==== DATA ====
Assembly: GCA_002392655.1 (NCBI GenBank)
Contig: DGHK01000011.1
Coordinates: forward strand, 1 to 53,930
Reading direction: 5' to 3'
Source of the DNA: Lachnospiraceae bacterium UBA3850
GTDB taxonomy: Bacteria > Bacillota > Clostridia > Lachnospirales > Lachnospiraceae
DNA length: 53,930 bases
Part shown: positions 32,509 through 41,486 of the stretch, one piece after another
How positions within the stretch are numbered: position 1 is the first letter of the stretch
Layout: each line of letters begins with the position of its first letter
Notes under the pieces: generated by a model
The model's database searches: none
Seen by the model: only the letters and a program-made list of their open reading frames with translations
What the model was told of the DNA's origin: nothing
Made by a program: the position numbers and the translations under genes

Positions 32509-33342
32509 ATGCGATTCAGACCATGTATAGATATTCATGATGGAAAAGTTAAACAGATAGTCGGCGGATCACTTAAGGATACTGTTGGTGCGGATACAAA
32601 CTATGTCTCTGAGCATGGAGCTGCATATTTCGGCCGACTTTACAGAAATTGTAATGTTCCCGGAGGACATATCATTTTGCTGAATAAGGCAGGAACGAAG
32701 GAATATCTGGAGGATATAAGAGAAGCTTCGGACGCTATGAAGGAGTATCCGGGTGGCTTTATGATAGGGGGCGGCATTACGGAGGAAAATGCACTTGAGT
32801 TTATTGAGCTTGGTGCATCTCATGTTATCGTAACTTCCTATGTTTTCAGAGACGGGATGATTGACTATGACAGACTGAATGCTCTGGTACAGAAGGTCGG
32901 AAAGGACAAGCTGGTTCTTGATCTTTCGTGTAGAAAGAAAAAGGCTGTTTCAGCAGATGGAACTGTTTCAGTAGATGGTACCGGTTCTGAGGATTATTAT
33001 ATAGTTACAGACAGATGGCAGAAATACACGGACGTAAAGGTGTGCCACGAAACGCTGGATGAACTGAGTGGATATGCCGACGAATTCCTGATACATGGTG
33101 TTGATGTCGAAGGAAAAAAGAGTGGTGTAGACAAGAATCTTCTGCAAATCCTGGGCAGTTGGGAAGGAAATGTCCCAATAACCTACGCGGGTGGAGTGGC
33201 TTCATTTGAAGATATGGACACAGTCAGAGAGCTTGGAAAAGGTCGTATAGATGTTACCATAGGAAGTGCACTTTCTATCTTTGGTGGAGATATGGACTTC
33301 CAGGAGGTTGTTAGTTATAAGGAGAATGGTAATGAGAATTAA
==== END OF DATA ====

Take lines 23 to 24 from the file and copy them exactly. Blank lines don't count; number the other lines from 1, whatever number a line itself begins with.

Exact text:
33101 TTGATGTCGAAGGAAAAAAGAGTGGTGTAGACAAGAATCTTCTGCAAATCCTGGGCAGTTGGGAAGGAAATGTCCCAATAACCTACGCGGGTGGAGTGGC
33201 TTCATTTGAAGATATGGACACAGTCAGAGAGCTTGGAAAAGGTCGTATAGATGTTACCATAGGAAGTGCACTTTCTATCTTTGGTGGAGATATGGACTTC